HC Deb 19 January 2004 vol 416 cc1063-5
6. John McDonnell (Hayes and Harlington) (Lab)

What the cost will be during (a) 2003–04 and (b) 2004–05 of establishing the national offender management service at (i) national and (ii) regional levels. [148328]

The Parliamentary Under-Secretary of State for the Home Department (Paul Goggins)

The costs of establishing the national offender management service have yet to be finalised, but the costs of setting up the implementation team will be met from existing budgets.

John McDonnell

What mechanism will be put in place to overview the implementation of the new service so that the burdens and costs do not fall on front-line staff and detract from front-line service delivery? Given that there have been budgetary problems at the London probation service over the past three years, will my hon. Friend meet me and London colleagues to discuss the implementation of the new service within the London region?

Paul Goggins

Martin Narey has been appointed as the chief executive of the national offender management service and I will chair the service's board to oversee the implementation of the new approach. Far from drawing resources away from the front line, the whole purpose of the service is to make more resources available to the front line. The organisation will begin with a budget of £3.2 billion, which is £900 million more in real terms than was spent on prisons and probation in 1997. My hon. Friend requested a meeting, and I will, of course, be delighted to meet him.

David Davis (Haltemprice and Howden) (Con)

Is it not the case that the biggest financial effect of the creation of the national offender management service is that it will act as a smokescreen for a massive U-turn by the Home Office on prison and sentencing policy? How much money will the strategy of replacing 13,000 prison sentences and 60,000 supervision orders with fines save the Home Office in the coming year? Does the Minister really think that a policy that leaves thousands of criminals at large on the streets represents a sensible way of saving money?

Paul Goggins

Let me make it clear to the right hon. Gentleman that there has been no U-turn in relation to sentencing policy. Indeed, we will make available about 80,000 prison places, which is certainly far more than his Government left in place in 1997 and 3,700 more than is the case now. There is no question of a U-turn. Those places will be there and available to be used as appropriate. However, we want to ensure that custody and community sentencing are tightly focused on the right people, and the national offender management service will enable us to do that.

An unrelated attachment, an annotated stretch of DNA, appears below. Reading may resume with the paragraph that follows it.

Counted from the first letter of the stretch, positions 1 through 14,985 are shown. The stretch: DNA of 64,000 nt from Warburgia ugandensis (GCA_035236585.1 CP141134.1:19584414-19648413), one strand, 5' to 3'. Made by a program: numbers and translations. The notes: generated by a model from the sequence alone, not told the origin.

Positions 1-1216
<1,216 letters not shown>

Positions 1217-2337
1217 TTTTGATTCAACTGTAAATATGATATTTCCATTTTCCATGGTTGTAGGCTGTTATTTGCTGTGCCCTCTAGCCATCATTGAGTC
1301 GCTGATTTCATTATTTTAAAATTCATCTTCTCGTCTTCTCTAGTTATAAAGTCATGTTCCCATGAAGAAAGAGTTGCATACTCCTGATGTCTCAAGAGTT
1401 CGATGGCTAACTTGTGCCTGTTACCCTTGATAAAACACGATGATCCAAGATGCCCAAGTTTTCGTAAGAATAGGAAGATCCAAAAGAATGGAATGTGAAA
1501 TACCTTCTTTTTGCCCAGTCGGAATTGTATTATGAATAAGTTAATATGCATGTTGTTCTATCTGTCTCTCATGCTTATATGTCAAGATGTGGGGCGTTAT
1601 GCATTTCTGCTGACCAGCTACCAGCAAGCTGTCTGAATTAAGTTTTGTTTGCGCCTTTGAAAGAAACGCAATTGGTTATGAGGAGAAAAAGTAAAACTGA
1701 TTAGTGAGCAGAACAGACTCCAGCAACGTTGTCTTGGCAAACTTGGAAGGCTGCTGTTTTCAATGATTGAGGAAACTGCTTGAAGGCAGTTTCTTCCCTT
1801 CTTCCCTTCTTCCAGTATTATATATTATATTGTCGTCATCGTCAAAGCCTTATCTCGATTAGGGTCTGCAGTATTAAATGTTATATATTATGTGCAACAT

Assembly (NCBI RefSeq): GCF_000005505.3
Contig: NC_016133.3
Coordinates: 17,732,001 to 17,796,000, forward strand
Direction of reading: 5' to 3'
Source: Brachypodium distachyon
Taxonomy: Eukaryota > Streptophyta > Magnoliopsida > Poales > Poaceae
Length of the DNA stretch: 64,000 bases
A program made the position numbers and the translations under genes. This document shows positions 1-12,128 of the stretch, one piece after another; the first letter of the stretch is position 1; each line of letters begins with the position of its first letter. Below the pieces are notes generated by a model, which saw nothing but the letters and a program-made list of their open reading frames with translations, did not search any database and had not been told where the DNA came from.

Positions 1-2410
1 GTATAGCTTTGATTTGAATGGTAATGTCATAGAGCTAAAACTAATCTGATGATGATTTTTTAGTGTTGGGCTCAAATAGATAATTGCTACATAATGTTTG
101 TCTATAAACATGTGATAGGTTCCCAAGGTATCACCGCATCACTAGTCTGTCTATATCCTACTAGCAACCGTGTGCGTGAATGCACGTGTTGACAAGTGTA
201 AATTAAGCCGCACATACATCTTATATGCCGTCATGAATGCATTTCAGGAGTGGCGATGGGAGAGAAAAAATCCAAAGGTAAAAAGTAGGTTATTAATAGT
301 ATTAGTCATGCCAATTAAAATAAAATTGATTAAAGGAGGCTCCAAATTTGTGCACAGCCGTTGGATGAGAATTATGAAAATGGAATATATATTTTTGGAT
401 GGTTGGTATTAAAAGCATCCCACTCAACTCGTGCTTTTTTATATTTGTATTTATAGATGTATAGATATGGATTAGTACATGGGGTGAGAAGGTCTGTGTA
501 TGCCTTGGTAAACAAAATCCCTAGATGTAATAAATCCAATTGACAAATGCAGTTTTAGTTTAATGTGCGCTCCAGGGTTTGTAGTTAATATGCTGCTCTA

David Davis

Much of the money that is spent on the Prison Service was put in place by us—or certainly the plans were. As for the notion that there has been no U-turn, the Minister clearly has not read the Carter report, which we set up and was the precursor to the national offender management service. On page 2 of his report, Carter complains that as many as half of all burglars go to jail on first conviction, but presumably that figure will reduce under the new regime. Does the Minister really believe that more than half of convicted burglars should go free?

Paul Goggins

A rather interesting statistic is that people committing motoring offences are four times more likely to receive a custodial sentence than they were before. In relation to the legacy that the right hon. Gentleman's Government left behind, I made it clear that we are now spending—[Interruption.]

Mr. Speaker

Order. Let the Minister reply.

Paul Goggins

Thank you, Mr. Speaker. We are now spending £900 million a year more in real terms than we were when the right hon. Gentleman's Government left office. That means that 11,000 additional staff are in the prison and probation services, working to an objective—which I hope he shares—of reducing the reoffending rates of those in our correctional system.

Mr. John Denham (Southampton, Itchen) (Lab)

Is my hon. Friend aware that I welcome the new system? It will be an improvement on that suggested by the Conservative party, which wants people to go to prison just long enough to lose their jobs, homes and relationships. Therefore, they will be guaranteed to come out and reoffend. He will be aware that a key aspect of the service will be better education and better liaison with work and job opportunities and housing at a local level. Will he therefore tell me how the new system organised regionally will be able to work most effectively with local authorities, which is where the test cases will be when prisoners are released from custody?

Paul Goggins

My right hon. Friend has put his finger on a couple of important points. The fact that short-term prison sentences are often disruptive and take people away from their homes and their jobs does not help to keep them out of trouble in the long run. We are rightly focusing the resettlement strategy much more locally, and there will be regional organisation. We hope very much that voluntary and community organisations will come forward to be active partners at a local level in making sure that we get reoffending rates down.